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Tuesday, January 20, 2015

New Health Care Liability Action Opinion: Effect of a Plaintiff's Waiver of a Defendant Having to File a Certificate of Good Faith When That Defendant Alleges Fault Against a Nonparty That Is Sued Based upon Defendant's Allegation of Fault

On December 30, 2014, the Tennessee Court of Appeals issued its opinion in Sirbaugh v. Vanderbilt Univ., No. M2014-00153-COA-R9-CV (Tenn. Ct. App. Dec. 30, 2014).  This opinion has to do with the effect of a waiver by the plaintiff of the defendant having to file a certificate of good faith when the defendant alleges fault against a nonparty health care provider.  

The summary from the opinion states as follows:
The plaintiff in this interlocutory appeal filed a complaint asserting health care liability claims against the original defendants, at which time she included a certificate of good faith in accordance with Tennessee Code Annotated section 29-26-122. The original defendants asserted comparative fault against non-party health care providers. The plaintiff waived compliance by the original defendants with section 29-26-122(b), which required the defendants to file a certificate of good faith regarding the non-party health care providers.  The plaintiff thereafter amended her complaint to add the named non-party health care providers as new defendants but did not file a new certificate of good faith. The new defendants moved to dismiss the amended complaint. The trial court denied the motions and granted this interlocutory appeal. We reverse.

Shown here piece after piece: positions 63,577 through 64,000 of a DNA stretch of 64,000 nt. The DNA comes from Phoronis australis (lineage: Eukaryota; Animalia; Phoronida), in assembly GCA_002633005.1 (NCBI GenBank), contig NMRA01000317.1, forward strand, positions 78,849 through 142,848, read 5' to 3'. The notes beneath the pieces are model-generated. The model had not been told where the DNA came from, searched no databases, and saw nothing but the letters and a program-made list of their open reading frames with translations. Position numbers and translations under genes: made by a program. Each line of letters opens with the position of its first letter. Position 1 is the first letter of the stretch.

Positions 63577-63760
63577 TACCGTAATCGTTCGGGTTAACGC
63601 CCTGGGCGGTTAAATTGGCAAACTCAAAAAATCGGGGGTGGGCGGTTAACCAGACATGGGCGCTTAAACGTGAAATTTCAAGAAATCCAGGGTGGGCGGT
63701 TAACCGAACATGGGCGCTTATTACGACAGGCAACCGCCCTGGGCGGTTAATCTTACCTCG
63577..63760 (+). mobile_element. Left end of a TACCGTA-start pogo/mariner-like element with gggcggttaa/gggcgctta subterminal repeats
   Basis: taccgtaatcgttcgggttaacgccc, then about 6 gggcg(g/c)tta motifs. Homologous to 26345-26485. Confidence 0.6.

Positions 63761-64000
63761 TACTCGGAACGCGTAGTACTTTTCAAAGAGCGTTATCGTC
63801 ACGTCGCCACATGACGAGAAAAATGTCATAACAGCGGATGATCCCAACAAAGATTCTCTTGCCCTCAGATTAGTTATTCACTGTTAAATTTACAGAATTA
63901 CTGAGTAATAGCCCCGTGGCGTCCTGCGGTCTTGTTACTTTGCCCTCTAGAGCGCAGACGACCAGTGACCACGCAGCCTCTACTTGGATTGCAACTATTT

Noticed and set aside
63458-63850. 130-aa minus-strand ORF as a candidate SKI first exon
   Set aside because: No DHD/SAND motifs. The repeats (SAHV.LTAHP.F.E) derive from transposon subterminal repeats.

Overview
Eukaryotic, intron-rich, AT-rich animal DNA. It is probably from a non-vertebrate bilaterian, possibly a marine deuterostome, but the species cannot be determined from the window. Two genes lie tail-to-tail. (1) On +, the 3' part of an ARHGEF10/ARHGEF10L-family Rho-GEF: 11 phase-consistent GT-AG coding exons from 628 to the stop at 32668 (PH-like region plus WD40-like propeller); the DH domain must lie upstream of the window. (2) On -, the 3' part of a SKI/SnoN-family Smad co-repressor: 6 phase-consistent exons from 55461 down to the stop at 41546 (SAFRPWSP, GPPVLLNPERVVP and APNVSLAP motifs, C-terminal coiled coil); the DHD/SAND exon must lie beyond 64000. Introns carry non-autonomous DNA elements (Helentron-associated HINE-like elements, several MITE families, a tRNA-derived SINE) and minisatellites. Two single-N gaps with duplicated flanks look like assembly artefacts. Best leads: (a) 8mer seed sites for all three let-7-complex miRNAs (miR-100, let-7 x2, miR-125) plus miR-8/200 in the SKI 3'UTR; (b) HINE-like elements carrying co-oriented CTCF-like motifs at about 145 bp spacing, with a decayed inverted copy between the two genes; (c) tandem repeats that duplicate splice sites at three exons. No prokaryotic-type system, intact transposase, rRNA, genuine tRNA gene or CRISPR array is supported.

Here's a link to the opinion:

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